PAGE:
## Difficult divisions

During Bianchini’s time, European astronomers used the hexadecimal system (base 60) that they inherited from the Babylonians. This hexadecimal system is still used today to write terrestrial and celestial latitudes and longitudes and can divide a full circle into 360 degrees, each degree into 60 minutes, and each minute into 60 seconds; But it is difficult to perform operations like multiplication with hexadecimal numbers. Astronomers need to convert a value to the smallest unit for this.

On the other hand, merchants and accountants had learned to calculate with actual scales and weights, based on which units were divided in various ways. For example, one foot equals 12 inches and three feet equals one yard. To simplify the calculations, Bianchini invented his decimal scheme and defined it as a system for measuring distances in which 30 cm is divided into ten equal parts called untie, each of which is divided into ten minutes (minuta) and then ten seconds ( secunda) are divided; But it was not previously thought that his passion for the ten-day basis would also affect his astrology.

However, according to a treatise called Tabulae primi mobilis B that Bianchini wrote in the 1440s, in some parts he not only used the decimal number system, but also used today’s decimal point.

Bianchini used the decimal point for the first time in the 1440s

Van Brumlen made this discovery while teaching high school math camp. One evening he was describing the Tabulae and trying to translate the Latin word Bianchini. Suddenly, he came across a text in which Bianchini introduced a number with a dot in the middle (10.4) and showed how to multiply it by the number 8. It was at that time that he realized that Bianchini used the decimal point just like today.

The key part of Bianchini’s text was actually a set of trigonometric tables, especially a sine table. Astronomers of that period used spherical trigonometry to calculate the position of celestial bodies on the surface of a sphere. Bianchini converted angles into minutes and seconds, but assigned decimal values of tenths, hundredths, and thousandths to sines, which were interpreted as distances.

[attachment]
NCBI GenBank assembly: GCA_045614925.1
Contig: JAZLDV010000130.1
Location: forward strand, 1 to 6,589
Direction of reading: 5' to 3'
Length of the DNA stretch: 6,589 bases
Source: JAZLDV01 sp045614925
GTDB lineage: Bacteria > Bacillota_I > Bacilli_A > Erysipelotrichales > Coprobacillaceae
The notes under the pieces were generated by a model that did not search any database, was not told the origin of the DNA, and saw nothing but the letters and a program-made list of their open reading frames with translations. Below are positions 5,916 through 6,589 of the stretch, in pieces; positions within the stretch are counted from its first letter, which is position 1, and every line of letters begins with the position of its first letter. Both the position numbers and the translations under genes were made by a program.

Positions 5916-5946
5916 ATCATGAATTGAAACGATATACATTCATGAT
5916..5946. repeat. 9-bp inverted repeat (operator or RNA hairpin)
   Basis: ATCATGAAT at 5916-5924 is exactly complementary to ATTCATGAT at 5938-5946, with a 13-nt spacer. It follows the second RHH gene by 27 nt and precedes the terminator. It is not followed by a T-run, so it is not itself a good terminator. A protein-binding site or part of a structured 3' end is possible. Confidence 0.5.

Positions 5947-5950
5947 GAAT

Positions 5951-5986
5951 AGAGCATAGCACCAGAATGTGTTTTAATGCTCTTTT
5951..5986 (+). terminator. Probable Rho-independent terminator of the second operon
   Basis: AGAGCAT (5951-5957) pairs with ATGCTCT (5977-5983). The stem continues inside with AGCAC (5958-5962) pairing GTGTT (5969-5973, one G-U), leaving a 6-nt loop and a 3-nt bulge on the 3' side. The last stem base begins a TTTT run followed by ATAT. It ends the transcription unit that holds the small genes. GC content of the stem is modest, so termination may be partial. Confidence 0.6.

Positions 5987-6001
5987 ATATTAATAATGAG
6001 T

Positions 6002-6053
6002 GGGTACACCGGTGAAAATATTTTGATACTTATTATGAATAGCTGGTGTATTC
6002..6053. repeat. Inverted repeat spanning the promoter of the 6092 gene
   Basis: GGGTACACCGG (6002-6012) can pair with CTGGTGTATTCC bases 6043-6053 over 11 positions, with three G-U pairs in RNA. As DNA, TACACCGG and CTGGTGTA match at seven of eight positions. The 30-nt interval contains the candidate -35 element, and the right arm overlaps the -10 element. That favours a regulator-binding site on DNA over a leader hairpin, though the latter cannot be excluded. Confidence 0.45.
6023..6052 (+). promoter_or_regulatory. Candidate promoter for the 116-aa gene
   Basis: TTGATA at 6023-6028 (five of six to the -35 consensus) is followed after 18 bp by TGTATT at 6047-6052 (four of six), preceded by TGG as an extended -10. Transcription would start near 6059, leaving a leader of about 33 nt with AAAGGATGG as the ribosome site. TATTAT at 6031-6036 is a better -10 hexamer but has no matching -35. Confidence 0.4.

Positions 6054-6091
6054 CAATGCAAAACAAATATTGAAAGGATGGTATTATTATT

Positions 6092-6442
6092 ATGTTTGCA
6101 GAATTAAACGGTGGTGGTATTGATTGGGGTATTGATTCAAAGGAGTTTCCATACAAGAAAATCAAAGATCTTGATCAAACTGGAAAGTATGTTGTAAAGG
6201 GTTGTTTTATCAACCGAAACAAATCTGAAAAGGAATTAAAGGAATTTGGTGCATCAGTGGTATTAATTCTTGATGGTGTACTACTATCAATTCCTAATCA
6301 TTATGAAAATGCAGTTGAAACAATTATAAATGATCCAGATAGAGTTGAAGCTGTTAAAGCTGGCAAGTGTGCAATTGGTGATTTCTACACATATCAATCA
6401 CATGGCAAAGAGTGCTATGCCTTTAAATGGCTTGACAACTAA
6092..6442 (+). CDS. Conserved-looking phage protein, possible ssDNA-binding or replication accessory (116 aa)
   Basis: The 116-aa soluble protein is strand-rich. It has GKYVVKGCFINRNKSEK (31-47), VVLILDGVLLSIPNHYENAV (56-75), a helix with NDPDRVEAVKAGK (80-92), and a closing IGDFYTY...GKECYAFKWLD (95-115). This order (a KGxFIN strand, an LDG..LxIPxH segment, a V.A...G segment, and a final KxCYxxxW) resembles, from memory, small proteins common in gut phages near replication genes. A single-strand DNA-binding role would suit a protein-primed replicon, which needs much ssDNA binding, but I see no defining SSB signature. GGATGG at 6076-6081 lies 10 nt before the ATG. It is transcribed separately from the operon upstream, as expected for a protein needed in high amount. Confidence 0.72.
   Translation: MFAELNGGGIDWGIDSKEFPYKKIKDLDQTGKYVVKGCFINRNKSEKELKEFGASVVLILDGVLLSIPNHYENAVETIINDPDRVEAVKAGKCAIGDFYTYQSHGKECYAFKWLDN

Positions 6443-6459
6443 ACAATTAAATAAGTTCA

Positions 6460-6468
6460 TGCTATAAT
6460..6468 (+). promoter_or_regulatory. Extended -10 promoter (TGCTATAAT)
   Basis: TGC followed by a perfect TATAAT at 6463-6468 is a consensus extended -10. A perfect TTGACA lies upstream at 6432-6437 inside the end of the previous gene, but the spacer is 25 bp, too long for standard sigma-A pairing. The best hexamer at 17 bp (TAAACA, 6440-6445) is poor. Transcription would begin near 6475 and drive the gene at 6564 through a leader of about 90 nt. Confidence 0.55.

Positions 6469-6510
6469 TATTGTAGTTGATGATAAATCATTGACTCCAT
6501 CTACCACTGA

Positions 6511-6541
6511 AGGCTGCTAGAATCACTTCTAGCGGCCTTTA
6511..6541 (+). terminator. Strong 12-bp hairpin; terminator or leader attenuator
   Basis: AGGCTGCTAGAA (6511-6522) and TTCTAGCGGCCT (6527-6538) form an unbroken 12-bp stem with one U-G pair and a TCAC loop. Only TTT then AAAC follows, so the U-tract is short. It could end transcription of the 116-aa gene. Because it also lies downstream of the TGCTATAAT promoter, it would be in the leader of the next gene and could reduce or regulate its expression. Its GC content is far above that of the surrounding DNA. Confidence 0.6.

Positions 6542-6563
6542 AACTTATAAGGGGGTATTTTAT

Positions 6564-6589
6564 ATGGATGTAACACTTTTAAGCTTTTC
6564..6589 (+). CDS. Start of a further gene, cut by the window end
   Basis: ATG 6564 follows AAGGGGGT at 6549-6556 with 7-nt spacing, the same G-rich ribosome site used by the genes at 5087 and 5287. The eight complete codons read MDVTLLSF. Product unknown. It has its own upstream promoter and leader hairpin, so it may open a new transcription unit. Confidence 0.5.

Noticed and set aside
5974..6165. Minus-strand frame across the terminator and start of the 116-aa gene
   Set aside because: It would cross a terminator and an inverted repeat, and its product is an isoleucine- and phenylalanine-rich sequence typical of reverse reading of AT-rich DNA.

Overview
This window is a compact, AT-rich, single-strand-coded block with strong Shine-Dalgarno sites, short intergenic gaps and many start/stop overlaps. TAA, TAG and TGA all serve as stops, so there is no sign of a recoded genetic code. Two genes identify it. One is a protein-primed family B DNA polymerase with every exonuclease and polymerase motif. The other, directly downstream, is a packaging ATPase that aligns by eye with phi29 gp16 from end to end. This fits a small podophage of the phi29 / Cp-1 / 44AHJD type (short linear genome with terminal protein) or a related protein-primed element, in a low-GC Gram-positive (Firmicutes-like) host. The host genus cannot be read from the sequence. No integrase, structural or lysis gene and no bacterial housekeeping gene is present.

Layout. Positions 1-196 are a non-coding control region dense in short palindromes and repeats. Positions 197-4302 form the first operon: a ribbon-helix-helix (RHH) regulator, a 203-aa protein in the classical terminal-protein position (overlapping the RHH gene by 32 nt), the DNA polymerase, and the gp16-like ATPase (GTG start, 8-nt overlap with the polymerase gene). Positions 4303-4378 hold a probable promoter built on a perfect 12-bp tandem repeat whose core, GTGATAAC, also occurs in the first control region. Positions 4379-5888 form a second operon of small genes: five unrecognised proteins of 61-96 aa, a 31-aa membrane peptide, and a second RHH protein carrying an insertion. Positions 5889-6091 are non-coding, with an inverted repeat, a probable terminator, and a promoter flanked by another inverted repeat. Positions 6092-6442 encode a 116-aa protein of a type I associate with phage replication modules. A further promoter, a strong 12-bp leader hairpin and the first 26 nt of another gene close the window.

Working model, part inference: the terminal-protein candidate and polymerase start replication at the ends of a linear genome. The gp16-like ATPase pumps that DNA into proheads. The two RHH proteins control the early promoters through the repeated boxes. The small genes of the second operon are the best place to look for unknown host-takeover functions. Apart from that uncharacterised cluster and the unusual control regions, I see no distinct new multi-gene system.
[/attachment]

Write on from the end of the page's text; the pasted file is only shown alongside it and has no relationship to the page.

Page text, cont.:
Bianchini used a decimal separator to calculate the values between one input and the next number. It is clear that Clevis used the decimal point in exactly this way in 1593. Historians have always wondered why Clevis no longer mentions this innovation. This development was exactly in line with Bianchini’s extensive works. Van Brumlen concludes that Clevis probably inherited the decimal point from his predecessor and it is impossible that he did not know anything about Bianchini.

According to Sarah Hart, a historian of mathematics at the University of London, the beauty of the decimal point is that it makes calculating incorrect numbers as easy as integers. With the decimal checker, you can perform an operation on any number of any size.

Van Brumlen shows that Bianchini’s knowledge in the field of economics probably played an important role in ISIS; Because he did not work with base sixty like other astronomers from the beginning of his career. Rather, his approach was considered revolutionary from the very beginning. Understanding the function of expression required knowing a completely different system than arithmetic.

About a hundred and fifty years later, decimal representation was further developed. Astronomers worked with smaller subdivisions and devised several systems to simplify calculation. Clewis’s research influenced other researchers of decimal fractions, including the Flemish mathematician Simon Stephen, as well as the Scottish astronomer and inventor of the logarithm, John Napper.

Although Biancini’s invention was overshadowed by famous mathematicians after him, historians today must emphasize the importance of his work. The implications of his invention extended beyond astronomy. Decimal fractions inspired scientists to emphasize the nature of nature with greater precision and led to hypotheses that would not have been possible without the decimal point. Among these hypotheses, we can mention infinite decimal numbers that do not stop.

The emergence of the decimal point was based on previous developments, such as the spread of Indo-Arabic numbers to Europe a few centuries ago, and Leonardo Pisano, known as Fibonacci, is considered one of the most influential people in this process. Bianchini’s story shows the constant connection between practical needs, numerical systems and theoretical hypotheses, and also his famous decimal point changed our view of the world.